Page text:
LULAC Supports the Obama Administration’s Decision to Issue Work Permits to Undocumented Young People

June 15, 2012

Contact: Contact: Paloma Zuleta
PZuleta@LULAC.org
(202) 812-4477 (cell)
(202) 833-6130ext.103

Meeting Some of the Critical Provisions Set Forth in the Dream Act

Washington, D.C. – Today, the Obama administration announced that it will begin to grant work permits to undocumented youth between the ages of 15-30 who were brought to the United States as small children and who have been raised and educated here. The Obama Administration answered the prayers of families across the nation by implementing a long awaited change to the current immigration policy.

“The dream of immigrants who come to this country is that with hard work you can bet on yourself to realize your dreams,” stated LULAC National President Margaret Moran. “But, opponents of immigration reform have shamefully tried to change the face of immigration into something it’s not. This country at its best is a place where a young person doesn’t think twice about betting on their success by investing in their education; and where undocumented young people who have stayed out of trouble and focused on school can now plan for their future. With this decision the Obama Administration demonstrated their support by investing in their future as well.”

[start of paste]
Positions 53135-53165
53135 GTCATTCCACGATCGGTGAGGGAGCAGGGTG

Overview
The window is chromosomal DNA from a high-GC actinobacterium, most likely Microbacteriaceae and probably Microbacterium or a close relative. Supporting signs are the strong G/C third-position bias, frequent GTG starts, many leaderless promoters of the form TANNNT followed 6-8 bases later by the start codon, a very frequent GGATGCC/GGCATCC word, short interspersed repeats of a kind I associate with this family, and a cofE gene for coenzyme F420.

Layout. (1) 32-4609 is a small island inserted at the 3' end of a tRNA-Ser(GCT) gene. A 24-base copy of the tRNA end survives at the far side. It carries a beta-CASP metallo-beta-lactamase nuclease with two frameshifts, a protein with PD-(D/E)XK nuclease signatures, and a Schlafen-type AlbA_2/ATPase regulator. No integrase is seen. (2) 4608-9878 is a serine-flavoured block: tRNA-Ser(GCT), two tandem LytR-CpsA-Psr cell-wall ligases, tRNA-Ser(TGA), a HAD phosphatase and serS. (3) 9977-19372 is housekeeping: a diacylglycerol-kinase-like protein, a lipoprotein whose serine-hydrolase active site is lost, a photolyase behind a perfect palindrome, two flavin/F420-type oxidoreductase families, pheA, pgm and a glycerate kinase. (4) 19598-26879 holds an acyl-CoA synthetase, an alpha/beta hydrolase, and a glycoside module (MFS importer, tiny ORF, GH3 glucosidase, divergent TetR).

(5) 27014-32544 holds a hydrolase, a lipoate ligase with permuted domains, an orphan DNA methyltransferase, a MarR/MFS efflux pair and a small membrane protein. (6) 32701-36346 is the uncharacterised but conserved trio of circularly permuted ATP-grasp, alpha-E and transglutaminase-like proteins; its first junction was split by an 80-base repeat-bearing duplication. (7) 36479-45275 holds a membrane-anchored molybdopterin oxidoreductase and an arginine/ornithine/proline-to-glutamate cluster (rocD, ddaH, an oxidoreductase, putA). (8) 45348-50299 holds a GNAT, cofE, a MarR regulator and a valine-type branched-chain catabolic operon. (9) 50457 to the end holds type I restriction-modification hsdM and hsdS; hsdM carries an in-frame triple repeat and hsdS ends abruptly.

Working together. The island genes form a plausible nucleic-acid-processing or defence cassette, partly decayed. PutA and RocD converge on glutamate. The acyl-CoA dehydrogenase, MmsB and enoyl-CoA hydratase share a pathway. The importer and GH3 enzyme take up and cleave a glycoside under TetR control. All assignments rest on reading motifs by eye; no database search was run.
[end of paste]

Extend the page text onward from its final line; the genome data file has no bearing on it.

The relief would be granted to undocumented youth who have grown up in the United States and came here under the age of 16; are currently in school, have graduated from high school or obtained a GED, or are honorably discharged veterans from the Coast Guard or the Armed Forces; and have not been convicted of a felony offense, multiple misdemeanors, or a significant misdemeanor offense. Deportation cases that are pending will have to prove their eligibility for a reprieve to ICE, which will begin dealing with such cases in 60 days.

The League of United Latin American Citizens (LULAC) is the nation’s largest and oldest civil rights volunteer-based organization that empowers Hispanic Americans and builds strong Latino communities. Headquartered in Washington, DC, with 900 councils around the United States and Puerto Rico, LULAC’s programs, services and advocacy address the most important issues for Latinos, meeting critical needs of today and the future. For more information, visit www.lulac.org.

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